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Artifacts From Our Future Mavericks
Examining Personal Objects as to How Future Historians May Examine
Our Life and Times
Students need to understand that historical thinking is a process
whereby students are challenged to rethink assumptions about the
past and to re-imagine both the present and the future. Historical
thinking allows students to develop a sense of time and place to
help define their identities. It helps students to approach issues
with an inquiring mind and exercise sound judgment when presented
with new information or a new perspective. What is a primary historical
source? How do historians examine primary historical sources? How
will I be remembered in the future? How do I want to be remembered?
In this project, students will develop an appreciation of critical
and creative thinking as they undertake the historical process of
examining personal "primary historical sources". They
will bring to school objects, photos, documents or even maps that
have a great deal of significance for them or their families. They
will then approach their objects in the same manner a Glenbow museum
historian would by conducting an object-based inquiry.
Alberta Social Studies Curriculum Unit Connections
Grade Four - Alberta: The Land, Histories and Stories
4.2 The Stories, Histories and People of Alberta
4.S.2 develop skills of historical thinking
Grade Five - Canada: The Land, Histories and Stories
5.2 Histories and Stories of Ways of Life in Canada
5.S.2 develop skills of historical thinking
6.S.2 develop skills of historical thinking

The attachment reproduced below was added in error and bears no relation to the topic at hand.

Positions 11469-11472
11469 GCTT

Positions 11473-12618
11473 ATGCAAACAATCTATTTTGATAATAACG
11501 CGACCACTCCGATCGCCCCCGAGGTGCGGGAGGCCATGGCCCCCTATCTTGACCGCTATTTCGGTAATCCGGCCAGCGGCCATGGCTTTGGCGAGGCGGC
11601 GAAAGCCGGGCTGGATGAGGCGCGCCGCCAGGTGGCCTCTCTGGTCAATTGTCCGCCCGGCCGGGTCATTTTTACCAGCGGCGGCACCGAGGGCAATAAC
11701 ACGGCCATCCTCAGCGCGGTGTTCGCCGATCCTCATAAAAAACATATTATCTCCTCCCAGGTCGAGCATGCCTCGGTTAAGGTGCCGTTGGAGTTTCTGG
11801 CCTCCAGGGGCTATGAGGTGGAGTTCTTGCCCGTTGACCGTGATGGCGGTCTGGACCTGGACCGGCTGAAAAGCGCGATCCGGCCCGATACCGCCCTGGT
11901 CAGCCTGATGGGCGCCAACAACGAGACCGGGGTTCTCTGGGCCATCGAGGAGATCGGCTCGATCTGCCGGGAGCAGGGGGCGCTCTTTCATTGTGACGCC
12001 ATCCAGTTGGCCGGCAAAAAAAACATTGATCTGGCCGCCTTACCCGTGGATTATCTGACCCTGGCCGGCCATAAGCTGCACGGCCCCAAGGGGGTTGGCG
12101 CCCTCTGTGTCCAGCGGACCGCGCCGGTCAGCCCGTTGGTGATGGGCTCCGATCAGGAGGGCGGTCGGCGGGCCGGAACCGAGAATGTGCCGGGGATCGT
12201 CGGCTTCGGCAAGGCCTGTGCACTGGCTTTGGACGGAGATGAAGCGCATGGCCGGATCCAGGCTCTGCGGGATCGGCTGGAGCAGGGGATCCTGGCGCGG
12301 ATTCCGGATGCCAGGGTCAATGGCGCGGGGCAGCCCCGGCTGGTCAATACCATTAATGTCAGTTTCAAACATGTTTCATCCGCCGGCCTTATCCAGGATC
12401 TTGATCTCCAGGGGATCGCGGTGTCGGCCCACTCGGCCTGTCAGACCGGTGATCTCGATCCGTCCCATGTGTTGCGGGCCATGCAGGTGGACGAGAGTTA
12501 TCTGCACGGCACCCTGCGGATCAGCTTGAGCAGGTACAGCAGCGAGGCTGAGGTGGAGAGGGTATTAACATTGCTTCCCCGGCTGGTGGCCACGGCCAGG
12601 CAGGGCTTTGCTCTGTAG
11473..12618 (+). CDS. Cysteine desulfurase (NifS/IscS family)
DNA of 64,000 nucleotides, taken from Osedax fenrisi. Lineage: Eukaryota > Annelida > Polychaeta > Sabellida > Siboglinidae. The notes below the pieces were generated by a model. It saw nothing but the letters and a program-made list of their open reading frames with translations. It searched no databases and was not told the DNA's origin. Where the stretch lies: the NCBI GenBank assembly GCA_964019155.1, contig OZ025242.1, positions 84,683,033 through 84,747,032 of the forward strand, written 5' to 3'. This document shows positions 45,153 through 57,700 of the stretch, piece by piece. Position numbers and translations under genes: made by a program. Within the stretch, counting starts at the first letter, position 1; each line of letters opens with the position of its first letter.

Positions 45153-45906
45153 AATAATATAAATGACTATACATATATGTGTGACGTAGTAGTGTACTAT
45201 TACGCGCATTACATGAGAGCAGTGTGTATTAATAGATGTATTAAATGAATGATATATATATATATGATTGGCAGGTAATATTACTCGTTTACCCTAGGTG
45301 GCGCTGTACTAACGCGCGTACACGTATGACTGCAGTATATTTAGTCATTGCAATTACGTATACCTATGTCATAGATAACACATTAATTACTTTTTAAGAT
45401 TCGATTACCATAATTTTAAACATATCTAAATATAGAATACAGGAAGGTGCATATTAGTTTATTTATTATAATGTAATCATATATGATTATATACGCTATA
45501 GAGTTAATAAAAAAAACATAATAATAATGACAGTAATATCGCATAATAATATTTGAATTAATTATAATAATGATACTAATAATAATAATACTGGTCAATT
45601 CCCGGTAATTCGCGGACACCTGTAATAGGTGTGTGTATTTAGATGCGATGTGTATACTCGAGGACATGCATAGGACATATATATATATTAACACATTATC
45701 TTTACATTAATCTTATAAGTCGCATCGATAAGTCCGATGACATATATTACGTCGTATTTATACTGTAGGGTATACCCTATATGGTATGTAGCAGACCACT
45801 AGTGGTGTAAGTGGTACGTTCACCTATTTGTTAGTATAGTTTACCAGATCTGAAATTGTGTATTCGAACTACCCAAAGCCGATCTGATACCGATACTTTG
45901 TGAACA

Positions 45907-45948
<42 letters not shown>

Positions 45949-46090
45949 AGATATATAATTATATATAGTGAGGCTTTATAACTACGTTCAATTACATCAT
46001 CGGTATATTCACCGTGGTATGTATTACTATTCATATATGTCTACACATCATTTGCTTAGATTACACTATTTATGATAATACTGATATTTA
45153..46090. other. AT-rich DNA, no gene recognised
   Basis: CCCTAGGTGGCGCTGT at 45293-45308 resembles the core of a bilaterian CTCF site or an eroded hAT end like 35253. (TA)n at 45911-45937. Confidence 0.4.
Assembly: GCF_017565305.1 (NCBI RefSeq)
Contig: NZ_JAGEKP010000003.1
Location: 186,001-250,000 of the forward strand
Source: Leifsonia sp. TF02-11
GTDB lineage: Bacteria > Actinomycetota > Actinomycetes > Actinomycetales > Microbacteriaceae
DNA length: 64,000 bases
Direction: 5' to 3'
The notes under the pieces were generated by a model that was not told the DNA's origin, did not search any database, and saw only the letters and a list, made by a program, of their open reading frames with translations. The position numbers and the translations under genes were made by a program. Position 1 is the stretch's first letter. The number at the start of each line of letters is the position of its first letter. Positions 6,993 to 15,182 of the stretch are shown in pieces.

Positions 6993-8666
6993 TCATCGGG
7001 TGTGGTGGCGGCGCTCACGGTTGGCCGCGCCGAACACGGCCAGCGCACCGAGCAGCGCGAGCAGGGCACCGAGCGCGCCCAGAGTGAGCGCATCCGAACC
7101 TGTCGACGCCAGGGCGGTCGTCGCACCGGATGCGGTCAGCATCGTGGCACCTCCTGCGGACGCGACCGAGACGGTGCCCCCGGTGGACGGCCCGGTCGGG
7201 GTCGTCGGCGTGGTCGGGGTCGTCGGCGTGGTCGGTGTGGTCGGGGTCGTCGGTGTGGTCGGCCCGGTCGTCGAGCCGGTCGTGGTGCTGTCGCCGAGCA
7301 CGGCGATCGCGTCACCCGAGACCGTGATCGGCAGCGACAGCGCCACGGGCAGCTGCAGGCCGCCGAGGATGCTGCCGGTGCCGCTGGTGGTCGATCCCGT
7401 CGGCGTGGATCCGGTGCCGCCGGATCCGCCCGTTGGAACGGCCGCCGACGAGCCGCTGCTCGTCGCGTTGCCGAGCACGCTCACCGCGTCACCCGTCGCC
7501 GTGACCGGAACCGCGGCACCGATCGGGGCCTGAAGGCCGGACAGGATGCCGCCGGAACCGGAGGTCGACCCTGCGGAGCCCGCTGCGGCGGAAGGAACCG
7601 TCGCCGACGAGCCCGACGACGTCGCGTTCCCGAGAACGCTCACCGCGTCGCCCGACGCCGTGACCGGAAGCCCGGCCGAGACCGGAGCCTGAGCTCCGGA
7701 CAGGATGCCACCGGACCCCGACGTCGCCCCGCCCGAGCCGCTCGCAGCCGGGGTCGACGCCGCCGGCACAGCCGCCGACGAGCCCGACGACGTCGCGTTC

7.S.2 develop skills of historical thinking
Materials and Resources Needed
Students will undertake an object-based inquiry approach based
on the scenario that they are historians from 2105 (Alberta's
Bi-Centennial) examining primary historical sources left behind
by the students in our time period. What will be an artifact / photograph
/ document / map that would show important aspects about you as
a future Alberta Maverick? What would you like to see on display
at the Glenbow for future students to see? Why will you be the next
Alberta Maverick? What will you accomplish in your lifetime?
A few days before you would like to begin the project, ask students
to bring in an object (or a few) that is very important to their
family or to themselves and tells a great deal about who they are
as a person. It may be an artifact, a photograph, a document, or
even a map.
To introduce the project, introduce Eric Harvey, the man who established
the Glenbow museum in Calgary, by using the Mavericks: An Incorrigible
History of Alberta site. Why would he act in such a generous
manner for the people of Calgary and Alberta? Why would we want
to have "collections" of old letters, diaries, and objects
in a museum? How would Calgary be different if we did not have the
Glenbow museum? The Calgary Zoo? Heritage Park?
Primary sources are materials that view history from a first-hand,
up-close perspective. A diary of a person's life that tells
their accomplishments, activities, events and feelings is a "primary
historical source", whereas a book written by another author
that describes their life is referred to as a "secondary historical
source". Primary sources can include artifacts such as clothing,
tools, weapons, art, pottery, cookware, and other implements. They
can be written documents such as letters, diaries, newspaper articles,
poetry, and memos. They can also be oral family stories, anecdotes,
or interviews, as well as images such as photographs, artworks,